Louisa Gibbs, founder of People’s Pieces preloved clothing, social enterprise business. Louise graduated from College in 2014 within four short years she launched her own business that not only encourages customers to buy preloved items, but People’s Pieces gives back to multiple charities of their choice. Louisa uses all experiences as a learning opportunity, even roles she thought were not for her. Louisa talks to the College about networking and the reality of running a business.
CNC: What made you choose the Condé Nast College of Fashion & Design?
LG: I have always loved reading magazines, particularly Vogue and Tatler. I knew I wanted to be involved in the world of fashion I just wasn’t sure what exactly it was that I wanted to do. The college had just opened, and I thought it would be a great place to figure out where my passion lay within the industry.
CNC: What does your job role entail and what do you do day-to-day?
LG: I founded my social enterprise People’s Pieces in 2018. Our mission is to turn preloved shopping into a social affair by selling preloved clothing with a percentage going to different charities we partner with. At the moment I do a bit of everything! Starting a business from scratch means you really have to be willing to do whatever the business requires that day.
CNC: What do you enjoy most about your job?
LG: I love that it’s all about making a positive impact. The social enterprise business model by nature is sustainable, we only sell preloved, but we also give back to charity. I’ve always loved the shopping experience so it’s really exciting that I can help people shop for a good cause.
CNC: Were you given a piece of advice or a valuable skill that you still use?
LG: I think I would say it is perseverance. There is so much competition out there that it becomes easy to start doubting yourself. Don’t compare yourself to others as it will only send you backward. If you’re not sure whether what you are doing is good enough just keep doing it anyway until it is!
CNC: How useful were the networking opportunities?
LG: They were great. I have friends from the college that are doing all sorts of things and it’s great to pull on all their advice and gain support during the harder times.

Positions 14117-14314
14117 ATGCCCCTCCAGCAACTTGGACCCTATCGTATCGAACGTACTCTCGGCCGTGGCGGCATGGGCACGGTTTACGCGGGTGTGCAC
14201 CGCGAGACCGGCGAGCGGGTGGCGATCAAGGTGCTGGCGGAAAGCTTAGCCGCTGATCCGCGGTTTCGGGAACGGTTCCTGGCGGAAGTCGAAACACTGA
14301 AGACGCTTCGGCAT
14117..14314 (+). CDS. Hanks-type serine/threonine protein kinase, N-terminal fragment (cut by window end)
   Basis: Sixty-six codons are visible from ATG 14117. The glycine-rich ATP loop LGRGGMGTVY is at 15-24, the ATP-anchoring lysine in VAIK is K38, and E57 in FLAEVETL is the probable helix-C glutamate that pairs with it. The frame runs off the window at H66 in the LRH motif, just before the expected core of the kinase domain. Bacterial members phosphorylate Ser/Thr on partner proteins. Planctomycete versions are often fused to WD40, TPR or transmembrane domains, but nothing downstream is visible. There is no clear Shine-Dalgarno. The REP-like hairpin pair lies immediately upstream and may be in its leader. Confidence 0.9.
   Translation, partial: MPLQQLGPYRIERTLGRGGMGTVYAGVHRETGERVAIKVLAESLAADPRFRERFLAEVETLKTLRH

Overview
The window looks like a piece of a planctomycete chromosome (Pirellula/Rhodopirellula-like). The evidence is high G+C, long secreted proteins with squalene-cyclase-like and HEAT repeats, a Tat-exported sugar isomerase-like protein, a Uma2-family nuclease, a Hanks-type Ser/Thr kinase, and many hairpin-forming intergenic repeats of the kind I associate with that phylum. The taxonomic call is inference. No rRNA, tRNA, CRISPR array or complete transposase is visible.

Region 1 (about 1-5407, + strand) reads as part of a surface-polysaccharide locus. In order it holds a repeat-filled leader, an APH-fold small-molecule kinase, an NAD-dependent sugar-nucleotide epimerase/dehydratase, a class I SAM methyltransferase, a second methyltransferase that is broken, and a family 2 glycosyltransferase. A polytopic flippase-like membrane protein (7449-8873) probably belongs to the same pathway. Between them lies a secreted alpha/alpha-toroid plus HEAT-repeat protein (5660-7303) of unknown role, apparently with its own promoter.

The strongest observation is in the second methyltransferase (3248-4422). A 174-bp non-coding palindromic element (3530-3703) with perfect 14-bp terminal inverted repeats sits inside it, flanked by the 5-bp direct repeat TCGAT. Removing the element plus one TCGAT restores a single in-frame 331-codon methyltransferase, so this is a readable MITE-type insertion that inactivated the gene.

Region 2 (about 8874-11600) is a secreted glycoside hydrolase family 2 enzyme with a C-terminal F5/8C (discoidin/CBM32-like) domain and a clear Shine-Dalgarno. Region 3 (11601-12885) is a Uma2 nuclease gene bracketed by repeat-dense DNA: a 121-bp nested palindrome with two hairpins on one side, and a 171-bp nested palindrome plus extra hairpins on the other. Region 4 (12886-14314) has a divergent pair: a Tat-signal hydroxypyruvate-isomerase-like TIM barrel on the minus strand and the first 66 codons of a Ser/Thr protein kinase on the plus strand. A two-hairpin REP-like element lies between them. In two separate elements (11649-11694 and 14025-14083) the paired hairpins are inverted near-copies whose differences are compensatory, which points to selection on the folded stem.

CNC: What advice would you give to students to get the most out of their Condé Nast College experience?
LG: Network because you never know who you might meet or who might become a good friend! Also, remember that everyone needs support and advice at some point in their careers.
CNC: Do you have any career tips for this year’s graduates?
LG: Invest your time in what you’re interested in, no matter what it is and just do it passionately. If you end up in a job that’s not for you, learn from it and you can use the skills you pick up for whatever you want to do in the future. I always felt I wasn’t learning when I was working in jobs that weren’t for me – until I left. It was then that I realised how important it was and how clueless I was before I started.
CNC: Is there a word or phrase that comes to mind when you think of the Condé Nast College?
CNC: What is your professional dream for the future?
LG: My professional dream is to continue growing People’s Pieces as a social enterprise, I’m currently developing our event series and as a result of that, reaching a wider audience which is exciting. Each year I aim to increase the donations we make to our partner charities. Watch this space!
Louisa is one to watch! You can follow Louisa’s progress on People’s Pieces Instagram account, keep an eye out for her series of events too there are always many great pieces on offer.
Written by Abigail Alder